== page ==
nature of the points made above.

  But I am actually a bit surprised disappointed with the "really"
  numbers above because I would expected something more like 2-3
  minutes duration or 2-4 files/s per IOPS, but I guess such are
  the horrors of seeking crazily between journal and metadata and
  data space, so let's try without a journal with 'ext2':

    % mount -t ext2 -o relatime /dev/sdb /mnt/sdb
    % time sh -c 'cd /mnt/sdb; star -x -b 2048 -f /tmp/linux-2.6.38.tar; cd /; 
umount /mnt/sdb'                             star: 420 blocks + 81920 bytes 
(total of 440483840 bytes = 430160.00k).

    real    8m12.196s
    user    0m1.120s
    sys     0m6.030s

  Sure it is better, that's 50% faster than 'ext3'.

  Let'a also try as a special case 'ext4' (yes, 'ext4' with its
  many improvements) without a journal:

    % mkfs.ext4 -O ^has_journal /dev/sdb                                        
                                            
    mke2fs 1.41.11 (14-Mar-2010)
    /dev/sdb is entire device, not just one partition!
    Proceed anyway? (y,n) y
    [ ... ]
    % mount -t ext4 -o relatime /dev/sdb /mnt/sdb
    % time sh -c 'cd /mnt/sdb; star -x -b 2048 -f /tmp/linux-2.6.38.tar; cd /; 
umount /mnt/sdb'
    star: 420 blocks + 81920 bytes (total of 440483840 bytes = 430160.00k).

    real    0m31.119s
    user    0m0.870s
    sys     0m6.190s

  Well, I don't believe that. That looks like a feature or bug in
  'ext4' where without a journal it won't honor commits. The same
  appears to be the case for JFS, but then the manual explicitly
  says that 'nointegrity' is aptly named, and so it is be;lievable
  that switching off journaling is not its only effect:

    % mount -t jfs -o relatime,nointegrity /dev/sdb /mnt/sdb
    % time sh -c 'cd /mnt/sdb; star -x -b 2048 -f /tmp/linux-2.6.38.tar; cd /; 
umount /mnt/sdb'
    star: 420 blocks + 81920 bytes (total of 440483840 bytes = 430160.00k).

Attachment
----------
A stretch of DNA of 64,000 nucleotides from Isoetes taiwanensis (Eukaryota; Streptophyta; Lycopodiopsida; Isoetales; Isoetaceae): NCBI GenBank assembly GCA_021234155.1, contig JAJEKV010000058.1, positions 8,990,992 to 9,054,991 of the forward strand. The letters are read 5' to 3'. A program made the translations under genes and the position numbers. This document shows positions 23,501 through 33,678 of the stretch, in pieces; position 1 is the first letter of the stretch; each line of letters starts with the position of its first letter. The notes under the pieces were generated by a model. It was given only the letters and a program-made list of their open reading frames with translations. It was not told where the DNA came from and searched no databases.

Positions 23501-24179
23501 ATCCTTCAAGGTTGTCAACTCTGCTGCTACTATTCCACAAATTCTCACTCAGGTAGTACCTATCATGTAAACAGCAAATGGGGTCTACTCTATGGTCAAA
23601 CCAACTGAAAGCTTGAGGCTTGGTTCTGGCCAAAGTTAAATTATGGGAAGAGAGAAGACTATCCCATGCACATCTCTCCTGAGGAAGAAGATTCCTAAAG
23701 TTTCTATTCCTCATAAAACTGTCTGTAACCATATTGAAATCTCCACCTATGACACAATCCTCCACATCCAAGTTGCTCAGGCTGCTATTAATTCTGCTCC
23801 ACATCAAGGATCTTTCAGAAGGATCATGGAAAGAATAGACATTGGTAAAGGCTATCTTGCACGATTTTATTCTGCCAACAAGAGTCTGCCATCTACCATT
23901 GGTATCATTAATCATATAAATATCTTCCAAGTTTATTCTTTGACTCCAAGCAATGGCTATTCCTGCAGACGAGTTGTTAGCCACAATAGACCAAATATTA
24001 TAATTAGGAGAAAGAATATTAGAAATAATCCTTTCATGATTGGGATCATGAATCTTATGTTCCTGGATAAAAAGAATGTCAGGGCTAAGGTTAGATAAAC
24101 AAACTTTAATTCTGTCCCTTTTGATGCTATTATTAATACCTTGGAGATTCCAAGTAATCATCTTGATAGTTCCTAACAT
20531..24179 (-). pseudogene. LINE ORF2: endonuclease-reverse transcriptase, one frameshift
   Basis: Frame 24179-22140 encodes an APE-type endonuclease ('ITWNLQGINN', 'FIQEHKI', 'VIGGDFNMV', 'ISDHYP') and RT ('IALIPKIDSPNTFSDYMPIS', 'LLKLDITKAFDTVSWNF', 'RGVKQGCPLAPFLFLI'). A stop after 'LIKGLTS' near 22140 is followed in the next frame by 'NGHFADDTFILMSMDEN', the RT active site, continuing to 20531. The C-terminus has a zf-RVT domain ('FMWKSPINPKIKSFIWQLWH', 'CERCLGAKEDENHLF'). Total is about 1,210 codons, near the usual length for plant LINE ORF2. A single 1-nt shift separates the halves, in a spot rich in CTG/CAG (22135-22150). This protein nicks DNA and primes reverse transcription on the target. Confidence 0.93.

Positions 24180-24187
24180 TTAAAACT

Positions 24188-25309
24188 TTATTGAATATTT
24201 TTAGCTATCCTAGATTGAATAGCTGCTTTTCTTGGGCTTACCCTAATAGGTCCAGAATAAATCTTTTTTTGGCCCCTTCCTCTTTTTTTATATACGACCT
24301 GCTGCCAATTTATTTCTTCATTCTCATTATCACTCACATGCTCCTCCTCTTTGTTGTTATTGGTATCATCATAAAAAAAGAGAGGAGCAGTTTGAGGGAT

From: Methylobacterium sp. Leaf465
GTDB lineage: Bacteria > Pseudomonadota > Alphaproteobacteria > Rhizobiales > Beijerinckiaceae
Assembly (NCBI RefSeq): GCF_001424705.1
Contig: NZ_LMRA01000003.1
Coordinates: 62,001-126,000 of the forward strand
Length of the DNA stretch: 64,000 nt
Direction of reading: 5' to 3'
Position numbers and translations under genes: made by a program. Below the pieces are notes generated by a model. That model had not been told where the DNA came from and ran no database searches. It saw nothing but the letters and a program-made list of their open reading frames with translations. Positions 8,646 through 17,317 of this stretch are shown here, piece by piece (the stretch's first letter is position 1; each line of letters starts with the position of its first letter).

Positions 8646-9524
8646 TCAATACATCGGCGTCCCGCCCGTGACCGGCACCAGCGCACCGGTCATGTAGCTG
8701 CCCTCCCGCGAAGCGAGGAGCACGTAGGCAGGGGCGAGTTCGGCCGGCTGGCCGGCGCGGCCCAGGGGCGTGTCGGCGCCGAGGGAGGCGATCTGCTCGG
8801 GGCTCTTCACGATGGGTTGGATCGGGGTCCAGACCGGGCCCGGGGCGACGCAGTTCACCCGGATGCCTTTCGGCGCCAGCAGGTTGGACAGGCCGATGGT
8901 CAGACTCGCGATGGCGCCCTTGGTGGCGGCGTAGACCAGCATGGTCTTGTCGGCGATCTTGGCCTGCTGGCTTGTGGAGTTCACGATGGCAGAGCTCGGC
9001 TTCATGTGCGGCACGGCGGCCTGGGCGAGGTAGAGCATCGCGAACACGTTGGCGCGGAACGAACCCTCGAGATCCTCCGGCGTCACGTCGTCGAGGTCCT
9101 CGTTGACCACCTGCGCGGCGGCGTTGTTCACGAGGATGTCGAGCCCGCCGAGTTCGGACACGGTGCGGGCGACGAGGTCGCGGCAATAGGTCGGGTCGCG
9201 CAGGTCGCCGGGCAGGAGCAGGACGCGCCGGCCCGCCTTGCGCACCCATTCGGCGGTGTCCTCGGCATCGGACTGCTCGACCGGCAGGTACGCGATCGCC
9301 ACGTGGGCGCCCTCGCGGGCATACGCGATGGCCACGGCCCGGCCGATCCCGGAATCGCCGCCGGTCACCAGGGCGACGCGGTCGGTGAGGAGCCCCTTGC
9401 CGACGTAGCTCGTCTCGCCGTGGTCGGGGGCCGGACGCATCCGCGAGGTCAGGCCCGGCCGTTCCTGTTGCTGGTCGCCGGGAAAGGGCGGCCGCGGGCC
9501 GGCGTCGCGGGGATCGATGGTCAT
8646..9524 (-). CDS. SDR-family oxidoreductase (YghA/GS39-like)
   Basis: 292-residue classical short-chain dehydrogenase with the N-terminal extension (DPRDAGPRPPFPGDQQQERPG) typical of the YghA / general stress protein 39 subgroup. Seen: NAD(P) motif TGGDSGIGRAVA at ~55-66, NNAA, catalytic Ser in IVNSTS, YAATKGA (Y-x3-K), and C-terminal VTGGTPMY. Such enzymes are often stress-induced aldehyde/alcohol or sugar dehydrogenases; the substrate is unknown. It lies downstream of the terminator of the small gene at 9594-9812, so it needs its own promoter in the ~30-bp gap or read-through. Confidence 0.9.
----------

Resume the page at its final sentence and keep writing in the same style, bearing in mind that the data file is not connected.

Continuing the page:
real    0m35.820s
    user    0m0.610s
    sys     0m5.740s

Setup details
=============

  ULTS10 64b, 2.6.35 kernel, 4GiB RAM, I3-M370 CPU. Quiet except
  for measurements. Every 'tar' extraction is preceded by a
  re-'mkfs'. Note the details below (e.g. the archive is
  uncompressed and stored in in-memory 'tmpfs', the disk is a
  fairly fast 500GB drive on eSATA).

  ----------------------------------------------------------------
    % dd bs=1M if=/tmp/linux-2.6.38.tar of=/dev/null
    420+1 records in
    420+1 records out
    440483840 bytes (440 MB) copied, 0.159935 s, 2.8 GB/s
  ----------------------------------------------------------------
    % hdparm -t /dev/sdb

    /dev/sdb:
     Timing buffered disk reads:  388 MB in  3.01 seconds = 128.98 MB/sec
  ----------------------------------------------------------------
    % lsscsi  | grep sdb
    [4:0:0:0]    disk    ATA      ST3500418AS      CC44  /dev/sdb
  ----------------------------------------------------------------
    % mkfs.ext3 /dev/sdb
    mke2fs 1.41.11 (14-Mar-2010)
    /dev/sdb is entire device, not just one partition!
    Proceed anyway? (y,n) y
    Filesystem label=
    OS type: Linux
    Block size=4096 (log=2)
    Fragment size=4096 (log=2)
    Stride=0 blocks, Stripe width=0 blocks
    30531584 inodes, 122096646 blocks
    6104832 blocks (5.00%) reserved for the super user
    First data block=0
    Maximum filesystem blocks=4294967296
    3727 block groups
    32768 blocks per group, 32768 fragments per group
    8192 inodes per group
    Superblock backups stored on blocks: 
            32768, 98304, 163840, 229376, 294912, 819200, 884736, 1605632, 
2654208, 
            4096000, 7962624, 11239424, 20480000, 23887872, 71663616, 78675968, 
            102400000

    Writing inode tables: done                            
    Creating journal (32768 blocks): done
    Writing superblocks and filesystem accounting information: done

    This filesystem will be automatically checked every 32 mounts or
    180 days, whichever comes first.  Use tune2fs -c or -i to override.
  ----------------------------------------------------------------
    % mkfs.xfs -f /dev/sdb
    meta-data=/dev/sdb               isize=256    agcount=4, agsize=30524162 
blks
             =                       sectsz=512   attr=2
    data     =                       bsize=4096   blocks=122096646, imaxpct=25
             =                       sunit=0      swidth=0 blks
    naming   =version 2              bsize=4096   ascii-ci=0
    log      =internal log           bsize=4096   blocks=59617, version=2
             =                       sectsz=512   sunit=0 blks, lazy-count=1
    realtime =none                   extsz=4096   blocks=0, rtextents=0
  ----------------------------------------------------------------